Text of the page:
Stocks Finish Higher After Inflation Nears 40-Year High

U.S. stocks finished the week higher after fresh inflation data raised investors’ hopes that price increases may be nearing a peak.

The S&P 500 closed at a record Friday, advancing about 1%, or 44.57 points, to 4712.02. The move marked the index’s largest one-week percentage gain since the week ending Feb. 5. The tech-focused Nasdaq Composite Index was up 0.7%, or 113.23 points, to 15630.60. The Dow Jones Industrial Average was up 0.6%, or 216.30 points, to 35970.99.

Inflation hit an almost four-decade high in November. Labor Department figures showed that the consumer-price index—which measures what people pay for goods and services—rose 6.8% in November from a year ago. Price pressures have been driven by strong demand and supply-chain woes related to the pandemic, as well as higher energy prices. 

“There’s a bit of a relief in the market at the moment. It’s in line with market expectations and in addition there’s an expectation this is the peak of year-on-year inflation numbers,” said

Edward Park,

chief investment officer at investment firm Brooks Macdonald.

The Federal Reserve will hold a meeting next week at which it may provide more details about how it plans to wind down its bond-buying program and when it plans to begin raising interest rates. Investors are waiting to see whether officials signal a faster end to stimulus and how they characterize inflation.

In bond markets on Friday, the yield on the 10-year Treasury note—which rises when prices fall—settled at 1.487%, compared with 1.486% Thursday. Brent crude futures, the benchmark in global oil markets, rose 73 cents per barrel, or 1%, to $75.15 a barrel. They were recently up more than 8% for the month.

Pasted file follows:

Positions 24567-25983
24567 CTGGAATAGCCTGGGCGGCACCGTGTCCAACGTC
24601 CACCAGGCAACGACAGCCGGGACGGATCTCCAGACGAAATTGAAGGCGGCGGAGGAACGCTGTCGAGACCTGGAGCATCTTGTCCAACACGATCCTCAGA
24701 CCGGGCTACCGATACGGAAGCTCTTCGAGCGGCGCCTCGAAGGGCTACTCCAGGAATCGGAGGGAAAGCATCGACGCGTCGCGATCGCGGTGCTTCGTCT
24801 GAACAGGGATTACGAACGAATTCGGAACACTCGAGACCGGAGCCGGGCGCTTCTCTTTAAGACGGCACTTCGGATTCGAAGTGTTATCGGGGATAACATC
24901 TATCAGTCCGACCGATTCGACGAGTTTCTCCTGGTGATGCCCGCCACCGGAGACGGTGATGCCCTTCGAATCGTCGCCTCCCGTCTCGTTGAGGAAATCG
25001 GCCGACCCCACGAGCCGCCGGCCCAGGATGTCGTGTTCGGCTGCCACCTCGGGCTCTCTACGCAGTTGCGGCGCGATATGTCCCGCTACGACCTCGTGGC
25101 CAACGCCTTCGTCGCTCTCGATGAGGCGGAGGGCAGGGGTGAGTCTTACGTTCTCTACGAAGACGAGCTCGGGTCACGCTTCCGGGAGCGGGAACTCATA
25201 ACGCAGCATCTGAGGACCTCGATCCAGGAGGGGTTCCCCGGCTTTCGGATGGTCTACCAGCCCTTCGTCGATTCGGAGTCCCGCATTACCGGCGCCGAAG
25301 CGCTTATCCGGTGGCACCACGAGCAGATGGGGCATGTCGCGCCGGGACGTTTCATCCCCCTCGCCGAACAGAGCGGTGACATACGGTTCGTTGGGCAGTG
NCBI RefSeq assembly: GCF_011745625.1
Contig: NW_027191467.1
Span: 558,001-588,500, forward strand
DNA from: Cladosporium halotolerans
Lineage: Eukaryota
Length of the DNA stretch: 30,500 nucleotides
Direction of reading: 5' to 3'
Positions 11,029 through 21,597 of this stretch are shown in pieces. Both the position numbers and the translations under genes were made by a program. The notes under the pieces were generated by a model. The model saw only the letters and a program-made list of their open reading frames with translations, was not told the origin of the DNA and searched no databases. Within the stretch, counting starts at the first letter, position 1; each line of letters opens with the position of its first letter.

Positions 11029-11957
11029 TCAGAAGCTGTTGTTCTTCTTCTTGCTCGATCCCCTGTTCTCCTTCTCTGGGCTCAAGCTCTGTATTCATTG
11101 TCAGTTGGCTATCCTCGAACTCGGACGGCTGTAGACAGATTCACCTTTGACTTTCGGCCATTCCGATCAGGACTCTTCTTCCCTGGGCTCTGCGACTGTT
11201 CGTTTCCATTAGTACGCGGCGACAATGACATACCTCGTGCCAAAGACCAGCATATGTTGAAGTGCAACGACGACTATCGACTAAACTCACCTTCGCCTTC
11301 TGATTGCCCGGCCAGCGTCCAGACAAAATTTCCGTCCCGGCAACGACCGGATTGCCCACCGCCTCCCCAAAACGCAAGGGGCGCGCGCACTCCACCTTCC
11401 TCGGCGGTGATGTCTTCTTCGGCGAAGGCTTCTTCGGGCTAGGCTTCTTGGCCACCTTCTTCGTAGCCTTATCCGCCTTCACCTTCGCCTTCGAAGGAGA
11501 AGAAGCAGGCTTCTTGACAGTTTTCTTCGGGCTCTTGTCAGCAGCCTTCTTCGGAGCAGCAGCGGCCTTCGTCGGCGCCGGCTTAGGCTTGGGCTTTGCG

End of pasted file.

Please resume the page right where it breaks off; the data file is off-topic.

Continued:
Friday’s movements suggest that “the market is now comfortable with this idea that the Fed is going to have a more accelerated path to tapering and other forms of policy normalization,” said

David Jilek,

chief investment strategist at Gateway Investment Advisers LLC.

The Omicron variant has so far caused mostly mild cases of Covid-19 in a small group of largely vaccinated people in the U.S., federal data show. In recent weeks, stocks have swung back and forth amid conflicting headlines on the Omicron variant and mixed signals on the health of the economy. Some pharmaceutical companies including Pfizer and GlaxoSmithKline have said this week that their shot and antibody treatment, respectively, appear to work against Omicron in early-stage studies.

David Kelly,

chief global strategist at J.P. Morgan Asset Management, said 2022 could see less uncertainty about the economy and the pandemic, as the economy has adapted to the pandemic’s developments. 

“Covid will have a diminishing impact on markets because Covid will have a diminishing impact on the economy,” Mr. Kelly said.

In individual stocks,


shares gained 16%, or $13.86, to $102.63 after the database giant reported second-quarter results that beat estimates.


shares added 8.3%, or $48.26, to $631.68 after the company posted better-than-expected results and strong January-quarter guidance, raised its dividend and announced a stock-repurchase program.


shares shed 8.1%, or $4.54, to $51.76 after the online pet products retailer posted disappointing results, reflecting higher-than-expected supply chain and labor costs.


and SpaceX Chief Executive

Elon Musk

late Thursday said he might quit jobs, without providing details about which positions he might relinquish or how serious he was about it. He said on Twitter he was “thinking of quitting my jobs & becoming an influencer full-time wdyt,” using an abbreviation for “What do you think?” Tesla shares rose 1.3%, or $13.23, to $1,017.03 Friday.

Stocks have swung back and forth in recent weeks.



Overseas, the pan-continental Stoxx Europe 600 fell 0.3%. Major indexes in Asia closed lower. Hong Kong’s Hang Seng declined 1.1%, and Japan’s Nikkei 225 fell 1%. South Korea’s Kospi shed 0.6% and China’s Shanghai Composite edged down 0.2%.

China Fortune Land Development’s

shares rose 10% in Shanghai trading after the indebted property developer said creditors had approved a debt restructuring plan, potentially throwing it a lifeline. Concerns over China’s real-estate sector have weighed on markets this year. This week, Fitch Ratings said

China Evergrande Group

and a second big property developer,

Kaisa Group,

had defaulted after missing U.S. dollar bond payments.

As the cost of groceries, clothing and electronics have gone up in the U.S., prices in Japan have stayed low.

Write to Caitlin Ostroff at cait[email protected] and Dave Sebastian at [email protected]

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